Seven years ago, after nearly six decades of marriage to an active Roman Catholic, Bob Hope was received into the Catholic Church, and became a frequent communicant. His funeral Mass was celebrated on July 30 at St. Charles Borromeo Catholic Church in North Hollywood, and on Sunday, August 3, he was remembered at a memorial Mass celebrated by Cardinal Theodore McCarrick of Washington, D.C. at the National Shrine of the Immaculate Conception.
We must not be too quick to judge any particular portrait of Christ merely because it challenges our expectations or makes us uncomfortable, or because it doesn’t immediately evoke his divinity. After all, Jesus himself often confounded the expectations of his contemporaries, and didn’t necessarily impress most of them as being divine.
From a religious point of view, Kevin Smith’s Dogma comes a lot closer to making sense if you just accept one premise: The angels in it — fallen and otherwise — are all really bad at theology.
(Written by Jimmy Akin) Moral and spiritual issues raised by the Star Wars phenomenon range from the problem of where to draw the line on Star Wars tie-in products all the way to the theological problems associated with the concept of "the Force."
(Written by Jimmy Akin) "Hey Arnold!" — the television series — is different. It manages to keep its low-key, kid-friendly tone while still turning in episodes that are entertaining and even witty.
Open letter to the mother sitting in front of me at last week’s Cradle 2 the Grave screening: Your daughter seemed to be about 8 years old, with her white dress and her hair done up in braids. I wonder what she thought when the people in this
Still others, trying to strike a happy medium, opt for a tolerant ecumenical openness to various interpretations. "Pray for ’pre’ but prepare for ’post,’ " advised Fundamentalist singer Keith Green when asked about his views on the timing of the rapture and the tribulation. Many likewise feel that the interpretation of end-times prophecy is an inessential matter regarding which Christians may legitimately hold different views. (Incidentally, if you’re already having trouble with terms like "pre" and "post," try this summary to get up to speed.)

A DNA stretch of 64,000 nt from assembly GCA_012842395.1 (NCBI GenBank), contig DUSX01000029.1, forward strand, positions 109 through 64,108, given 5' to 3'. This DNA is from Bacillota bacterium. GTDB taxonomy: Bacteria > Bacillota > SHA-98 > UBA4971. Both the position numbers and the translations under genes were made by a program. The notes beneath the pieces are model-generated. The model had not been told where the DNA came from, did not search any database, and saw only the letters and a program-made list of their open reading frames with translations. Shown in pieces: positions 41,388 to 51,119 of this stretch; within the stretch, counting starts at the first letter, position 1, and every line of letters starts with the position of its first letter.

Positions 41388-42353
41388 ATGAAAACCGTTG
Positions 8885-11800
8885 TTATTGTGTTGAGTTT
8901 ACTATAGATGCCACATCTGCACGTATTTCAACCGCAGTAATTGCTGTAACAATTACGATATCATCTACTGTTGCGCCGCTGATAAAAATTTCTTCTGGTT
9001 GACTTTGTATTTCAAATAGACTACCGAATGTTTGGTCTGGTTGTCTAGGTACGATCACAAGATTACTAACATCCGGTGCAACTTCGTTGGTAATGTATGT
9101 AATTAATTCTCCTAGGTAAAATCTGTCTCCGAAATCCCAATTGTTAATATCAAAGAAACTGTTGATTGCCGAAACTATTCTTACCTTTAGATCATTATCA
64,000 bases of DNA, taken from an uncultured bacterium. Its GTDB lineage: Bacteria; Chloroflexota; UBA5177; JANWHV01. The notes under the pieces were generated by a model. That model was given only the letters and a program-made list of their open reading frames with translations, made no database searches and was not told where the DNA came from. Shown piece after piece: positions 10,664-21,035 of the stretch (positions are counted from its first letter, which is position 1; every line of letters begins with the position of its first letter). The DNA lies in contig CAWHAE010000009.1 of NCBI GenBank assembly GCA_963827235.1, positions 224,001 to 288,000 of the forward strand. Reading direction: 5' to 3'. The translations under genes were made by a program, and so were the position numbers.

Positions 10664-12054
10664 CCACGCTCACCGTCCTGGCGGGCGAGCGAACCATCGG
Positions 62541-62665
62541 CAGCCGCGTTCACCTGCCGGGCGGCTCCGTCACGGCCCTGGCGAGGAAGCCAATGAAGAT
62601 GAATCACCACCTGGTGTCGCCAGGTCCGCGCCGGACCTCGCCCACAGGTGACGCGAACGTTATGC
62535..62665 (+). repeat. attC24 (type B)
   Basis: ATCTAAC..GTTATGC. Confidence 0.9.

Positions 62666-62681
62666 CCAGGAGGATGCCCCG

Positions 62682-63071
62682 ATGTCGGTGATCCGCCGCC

But there were positive trends too. For instance, it was a better year for families at the movies than in quite some time. Despite some disappointments and failures (Spy Kids 2, Big Fat Liar, Hey Arnold!, Scooby-Doo), there were solid successes (The Rookie, Stuart Little 2, Lilo & Stitch) and a sizable number of decent efforts (Jonah: A VeggieTales Movie, Powerpuff Girls, Return to Never Land, Tuck Everlasting, Treasure Planet, Wild Thornberrys).
What defines morally acceptable use of good magic in fiction? Where, and how, do we draw the line? How do we distinguish the truly worthwhile (Tolkien and Lewis), the basically harmless (Glinda, Cinderella’s fairy godmother), and the problematic or objectionable (Buffy, The Craft)? And where on this continuum does Harry Potter really fall?
The first line of the film’s closing credits read, "Introducing S1m0ne as Herself." At the time of the early-look screening I attended, no further information about "Simone" was readily available. The movie’s production notes, website, and Internet Movie Database entry were all silent about who, or what, Simone might be.
Copyright © 2000– Steven D. Greydanus. All rights reserved.